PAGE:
Good morning. Here’s what’s “out there” about the Seahawks for today, Aug. 17:
The Seahawks used to travel to Eastern Washington University for training camp. This summer they’ve brought a slice of Cheney to their camp in Renton: Jesse Hoffman. Eric Williams at the News Tribune profiles Hoffman. Says Williams: “A running back at heart, Jesse Hoffman has made a smooth transition to the physically demanding position of cornerback. And the rookie out of Eastern Washington University is in a fierce competition to earn a spot on the 53-man final roster or the practice squad on his home-state team, the Seattle Seahawks. Hoffman impressed Seahawks’ brass enough during his college pro day in April that they signed him to their 90-man roster as an undrafted free agent.”
Danny O’Neil at the Seattle Times examines the sprained ankles that have sidelined left tackle Russell Okung, including the one he got last Thursday in the preseason opener. Offers O’Neil: “Let us interrupt the hand-wringing over Okung’s health to interject some actual expertise on the injury. ‘No one’s prone to this,’ said Dr. Erik C. Nilssen of The Andrews Institute of Orthopaedics & Sports Medicine in Florida.”
Mike Sando at ESPN.com takes a look at why the Seahawks would opt for ex-Packer Atari Bigby over Lawyer Milloy to add some needed experience to their young secondary. Says Sando: “Why not just bring back Milloy, one of the toughest players of his generation? There’s a tradeoff in re-signing such a durable, competitive player amid a youth movement. Milloy returned to the Seahawks last season only after coach Pete Carroll promised to restore him as the starter. Milloy had not been happy as a backup in 2009. Any leadership he might have provided would have been muted from the bench in 2011.”
Here at Seahawks.com, we look at the need-meets-desire scenario that is Brandon Browner getting a second shot at playing in the NFL because the Seahawks are looking to get bigger at cornerback. Browner not only is big (6-4), he can cover. Says DB coach Kris Richard: “Yes, he can cover,” said Kris Richard, the former Seahawks cornerback who is now coaching the defensive backs. “He has attributes that are uncommon. Typically a guy that size, you would think he’d have trouble getting in and out of breaks. But Brandon has shown the ability to get in and out of breaks. So the attributes that you look for in a corner, you’re finding. He’s been a pleasant surprise.”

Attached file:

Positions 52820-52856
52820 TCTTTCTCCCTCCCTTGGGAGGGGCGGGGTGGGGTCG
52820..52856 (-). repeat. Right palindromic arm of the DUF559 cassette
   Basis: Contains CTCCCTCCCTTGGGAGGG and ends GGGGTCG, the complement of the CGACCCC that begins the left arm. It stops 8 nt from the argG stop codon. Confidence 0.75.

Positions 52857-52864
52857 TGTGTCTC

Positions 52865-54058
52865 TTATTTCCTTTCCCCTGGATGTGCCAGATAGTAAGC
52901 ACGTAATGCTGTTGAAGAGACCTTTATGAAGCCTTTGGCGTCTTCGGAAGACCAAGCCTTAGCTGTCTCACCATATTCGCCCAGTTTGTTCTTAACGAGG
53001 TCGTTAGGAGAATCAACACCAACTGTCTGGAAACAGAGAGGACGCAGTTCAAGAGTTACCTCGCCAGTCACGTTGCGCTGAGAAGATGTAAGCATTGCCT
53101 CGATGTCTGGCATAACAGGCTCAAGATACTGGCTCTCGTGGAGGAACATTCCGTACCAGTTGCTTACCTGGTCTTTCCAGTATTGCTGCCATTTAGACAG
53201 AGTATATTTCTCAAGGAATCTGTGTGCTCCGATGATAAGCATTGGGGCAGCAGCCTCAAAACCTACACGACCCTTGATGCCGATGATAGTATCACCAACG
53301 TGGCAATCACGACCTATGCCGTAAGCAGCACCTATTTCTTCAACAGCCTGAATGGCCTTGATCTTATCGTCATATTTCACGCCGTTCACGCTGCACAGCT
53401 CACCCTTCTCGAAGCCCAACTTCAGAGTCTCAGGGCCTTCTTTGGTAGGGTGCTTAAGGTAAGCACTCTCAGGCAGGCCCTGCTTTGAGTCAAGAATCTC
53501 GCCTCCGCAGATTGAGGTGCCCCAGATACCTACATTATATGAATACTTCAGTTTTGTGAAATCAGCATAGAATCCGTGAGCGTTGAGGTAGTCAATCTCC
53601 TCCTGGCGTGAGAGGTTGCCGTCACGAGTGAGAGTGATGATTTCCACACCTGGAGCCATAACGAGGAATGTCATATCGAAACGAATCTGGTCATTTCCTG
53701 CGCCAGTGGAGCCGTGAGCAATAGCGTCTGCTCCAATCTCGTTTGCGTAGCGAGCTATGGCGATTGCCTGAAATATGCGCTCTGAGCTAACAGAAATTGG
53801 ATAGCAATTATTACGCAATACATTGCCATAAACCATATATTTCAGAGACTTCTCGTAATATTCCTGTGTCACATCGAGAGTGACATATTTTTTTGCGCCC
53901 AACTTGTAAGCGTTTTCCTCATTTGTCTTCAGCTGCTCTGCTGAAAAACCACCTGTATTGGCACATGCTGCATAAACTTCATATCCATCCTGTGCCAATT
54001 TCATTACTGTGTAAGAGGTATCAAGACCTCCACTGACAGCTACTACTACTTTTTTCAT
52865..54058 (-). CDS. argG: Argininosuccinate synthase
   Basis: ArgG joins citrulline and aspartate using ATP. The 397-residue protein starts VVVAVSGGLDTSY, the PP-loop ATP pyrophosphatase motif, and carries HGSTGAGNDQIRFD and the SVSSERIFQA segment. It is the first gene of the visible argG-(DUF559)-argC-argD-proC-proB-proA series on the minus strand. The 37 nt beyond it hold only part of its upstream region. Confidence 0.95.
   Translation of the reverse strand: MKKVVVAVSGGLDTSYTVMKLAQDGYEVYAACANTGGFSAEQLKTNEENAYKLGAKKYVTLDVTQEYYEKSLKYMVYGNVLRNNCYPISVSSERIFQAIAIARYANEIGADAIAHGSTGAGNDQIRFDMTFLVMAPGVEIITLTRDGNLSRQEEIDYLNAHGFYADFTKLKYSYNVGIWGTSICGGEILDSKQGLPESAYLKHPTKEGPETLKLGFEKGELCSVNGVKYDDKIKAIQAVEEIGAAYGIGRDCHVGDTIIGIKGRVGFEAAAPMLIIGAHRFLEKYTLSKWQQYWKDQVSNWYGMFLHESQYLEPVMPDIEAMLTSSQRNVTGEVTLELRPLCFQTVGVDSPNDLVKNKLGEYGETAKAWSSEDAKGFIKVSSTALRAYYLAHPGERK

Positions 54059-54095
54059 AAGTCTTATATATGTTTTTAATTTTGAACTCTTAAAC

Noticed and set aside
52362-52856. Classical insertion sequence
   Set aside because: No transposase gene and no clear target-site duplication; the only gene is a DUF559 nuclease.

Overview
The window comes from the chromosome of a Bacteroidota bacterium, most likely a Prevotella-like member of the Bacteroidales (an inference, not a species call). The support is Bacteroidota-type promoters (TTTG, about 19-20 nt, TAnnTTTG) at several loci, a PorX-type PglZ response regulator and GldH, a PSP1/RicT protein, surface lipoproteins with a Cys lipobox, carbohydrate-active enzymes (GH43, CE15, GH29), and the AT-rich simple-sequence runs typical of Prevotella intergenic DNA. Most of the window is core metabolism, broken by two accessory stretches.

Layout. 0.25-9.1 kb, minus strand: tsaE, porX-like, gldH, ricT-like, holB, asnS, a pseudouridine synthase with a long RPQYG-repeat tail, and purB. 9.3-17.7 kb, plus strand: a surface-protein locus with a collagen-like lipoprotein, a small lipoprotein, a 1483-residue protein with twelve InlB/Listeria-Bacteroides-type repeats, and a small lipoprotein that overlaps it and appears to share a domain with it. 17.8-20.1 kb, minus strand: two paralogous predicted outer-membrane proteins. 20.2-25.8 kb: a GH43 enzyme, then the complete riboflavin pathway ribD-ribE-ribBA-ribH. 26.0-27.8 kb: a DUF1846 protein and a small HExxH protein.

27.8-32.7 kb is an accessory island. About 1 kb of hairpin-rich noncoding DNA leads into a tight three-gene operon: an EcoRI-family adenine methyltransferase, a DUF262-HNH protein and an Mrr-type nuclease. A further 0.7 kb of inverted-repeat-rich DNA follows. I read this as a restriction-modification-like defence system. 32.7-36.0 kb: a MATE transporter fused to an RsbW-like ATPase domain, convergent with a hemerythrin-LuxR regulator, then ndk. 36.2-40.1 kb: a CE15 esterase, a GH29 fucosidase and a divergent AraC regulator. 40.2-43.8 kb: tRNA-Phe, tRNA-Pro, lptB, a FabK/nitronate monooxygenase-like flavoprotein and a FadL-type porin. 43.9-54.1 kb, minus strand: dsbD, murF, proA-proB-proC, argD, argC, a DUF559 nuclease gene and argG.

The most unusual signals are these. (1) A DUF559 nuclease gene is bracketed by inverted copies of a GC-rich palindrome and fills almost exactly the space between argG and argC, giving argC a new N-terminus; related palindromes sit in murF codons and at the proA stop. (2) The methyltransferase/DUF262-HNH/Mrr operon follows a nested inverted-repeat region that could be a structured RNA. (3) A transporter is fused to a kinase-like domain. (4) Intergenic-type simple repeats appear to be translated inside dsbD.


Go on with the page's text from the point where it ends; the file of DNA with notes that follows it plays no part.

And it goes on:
We also check in with some of the fans who have been attending the training camp practices, with the last one that will be open to the public this afternoon.
At NFL.com, Elliott Harrison examines whether this could be the year of the tight end. It’s pertinent in Seattle, because the Seahawks acquired Zach Miller, a Pro Bowl tight end with the Raiders last season, to pair with John Carlson. Says Harrison: “Is it OK to call 2011 the ‘Year of the Tight End’? Sounds cheesy, but I’m afraid it might be true. Take a look around the league. If there is one position that’s loaded with young and old talent, it’s tight end.”
At FoxSports.com, Peter Schrager offers reasons why each of the 32 teams can win the Super Bowl. Here’s what he says about the Seahawks: “More than a few folks scratched their heads over some of the Seahawks’ offseason free-agent acquisitions this season, most notably — one Tarvaris Jackson. But Jackson’s in Seattle for a reason: Offensive coordinator Darrell Bevell, his coordinator in Minnesota, still has confidence in the sixth-year quarterback. Sidney Rice, Bevell’s No. 1 wideout in Minny, has come along for the ride. Meanwhile, Tom Cable — the new offensive line coach — got old Raiders Zach Miller and Robert Gallery to make the trip to the Pacific Northwest, too. There’s a lot of familiarity and positivity in that Seattle locker room this season. Who cares what everyone is saying outside of it?”
The Seahawks have added depth and experience to their secondary by signing former Green Bay Packers safety Atari Bigby.
To clear a spot on the 90-man roster, former University of Washington fullback Dorson Boyce was released.
Bigby (5-11, 213) played for the Packers the past six seasons, starting 16 games in 2007 and 11 in 2009 – collecting nine of his 10 career interceptions in those two seasons. Two of his interceptions came in a 2009 games against the Seahawks, and he also had seven tackles against them in a 2007 playoff game.
He was born in Jamaica and played at Central Florida before being signed by the Miami Dolphins in 2005. After the Dolphins released him, Bigby signed with the Jets, who also released him. He then signed with the Packers.
Bigby joins a young secondary, where second-year players Earl Thomas (free safety) and Kam Chancellor (strong safety) are the starters; rookie Mark LeGree and second-year man Josh Pinkard have been the safeties with the No. 2 unit; and rookie free agents Jeron Johnson and Rickey Thenarse have comprised the third tandem.
Bigby was limited to four games with the Packers last year, when he began the season on the physically unable to perform list after having ankle surgery.